Review by Lindsay Dorcas
The Maccabees played one of their last shows on June 29th in London at Alexandra Palace. After fourteen years as a band, they had decided that the Marks to Prove it album would be their last. The Thursday show was their first of three farewell shows at Alexandra Palace; before that they had played two sold out shows in Manchester at the O2 Apollo.
At Ally Pally, they had the Idles start the show, followed by their friends the Mystery Jets; a band that started at the same time and who they had always looked up to. The Mystery Jets remarked on when the Maccabees last album had gotten number one, it was a win for all British bands.
The wait in between the Mystery Jets set and The Maccabees was nerve wracking. You could feel the excitement and nervous energy in the air as the fans looked forward to seeing the band but also not wanting it to be the end. The moments the lights dimmed and the music lowered, cheers broke out from the crowd as the five band members, singer Orlando Weeks, brother guitarist Felix and Hugo White, Rupert Jarvis on bass and Sam Doyle on the drums walked onto the stage waving and clapping at the audience.
They immediately started playing “Wall of Arms” to open their set. And throughout the show they played fast paced hits like “Precious Time” and “Latchmere”. The set varied from hit to hit and some hidden gems from over the years that were fan favourites. The members made sure that they played songs from each of the four albums. The energetic Felix White had said between songs to the crowd “as you may know, this is one of the last shows as The Maccabees…” and to that statement the fans began to boo while the band sheepishly smiled to one another. Felix followed up by telling the audience to get all the booing out now so they could make this the “most beautiful, euphoric goodbye ever” which they did that night.
The energy from the band was tangible; the crowd was feeding off of it and vice versa. You could feel the enjoyment and the audience become one while they join together to enjoy their favourite band for one last time. The crowd sang their hearts out to the members on stage, almost as if they were performing for the band, a lover letter and a thank you from the fans to the five members on stage.
The show felt like it was the beginning of The Maccabees, the amount of energy, excitement and love and passion for their music was evident on their faces; the fans that have been following them since day one were there to say a final goodbye. Adults were crowd surfing and teenagers singing along to some of the oldies, the impact and importance of their music is still influencing the youth of today as it did when they first started out, their music has remained timely. You could tell that the five of them on stage were not only playing for the fans, but for themselves as they shared in the moment together.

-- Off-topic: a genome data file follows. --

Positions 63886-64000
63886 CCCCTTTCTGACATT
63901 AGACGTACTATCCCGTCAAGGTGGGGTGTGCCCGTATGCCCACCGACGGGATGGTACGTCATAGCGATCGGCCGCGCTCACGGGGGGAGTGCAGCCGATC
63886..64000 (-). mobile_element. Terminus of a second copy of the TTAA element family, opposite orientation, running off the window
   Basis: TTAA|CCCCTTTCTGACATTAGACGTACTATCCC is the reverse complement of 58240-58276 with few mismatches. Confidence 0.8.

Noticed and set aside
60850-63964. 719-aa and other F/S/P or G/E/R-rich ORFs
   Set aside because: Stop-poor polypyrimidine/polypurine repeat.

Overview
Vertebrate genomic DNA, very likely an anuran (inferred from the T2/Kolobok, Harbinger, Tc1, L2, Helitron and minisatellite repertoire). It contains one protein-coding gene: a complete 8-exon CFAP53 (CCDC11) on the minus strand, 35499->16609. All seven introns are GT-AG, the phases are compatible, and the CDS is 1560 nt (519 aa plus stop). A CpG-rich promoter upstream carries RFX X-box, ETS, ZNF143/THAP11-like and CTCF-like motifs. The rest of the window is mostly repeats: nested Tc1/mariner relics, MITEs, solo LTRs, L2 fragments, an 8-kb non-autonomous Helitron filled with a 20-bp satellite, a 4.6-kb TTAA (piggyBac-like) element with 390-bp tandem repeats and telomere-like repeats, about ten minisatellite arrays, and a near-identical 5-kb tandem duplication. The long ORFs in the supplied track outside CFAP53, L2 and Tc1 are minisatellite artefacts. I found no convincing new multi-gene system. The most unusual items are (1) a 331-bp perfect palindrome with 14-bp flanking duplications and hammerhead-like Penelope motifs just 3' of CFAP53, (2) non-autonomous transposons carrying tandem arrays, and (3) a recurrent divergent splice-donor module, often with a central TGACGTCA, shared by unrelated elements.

There was a brief intermission during the set, for the audience to calm down and for the band to collect themselves before they went back on stage to play the last four songs of the nights. During this intermission the whole crowd, thousands of fans began singing the chorus “you know when you know, you just know…” from the song “Something like Happiness” off of their Marks to Prove it album to the empty stage while they waited for the band to return.
Upon returning they finished up the night by singing singing the hard hitting, fast song “Marks to Prove It” to the slower classics that the charismatic and graceful Orlando sang “First Love” and “Toothpaste Kisses” and as the proper way to end the show they performed the hit “Pelican” where Orlando made sure that fans were singing along, telling fans to get on each others shoulders for the last song.
The goodbye from the band was done in the best way that they could have done. By putting together a night filled with music from throughout the years that meant so much to each individual in the crowd and on stage; it was a night filled with laughter and tears as everyone sang at the top of their lungs and hummed along to the strumming of the guitars and bass. It was a collective goodbye which was a gift for the fans and for the band, who had left a small part of themselves on stage each concert night. To quote the song “Something Like Happiness” by The Maccabees,
“…you know when you know, you just know…”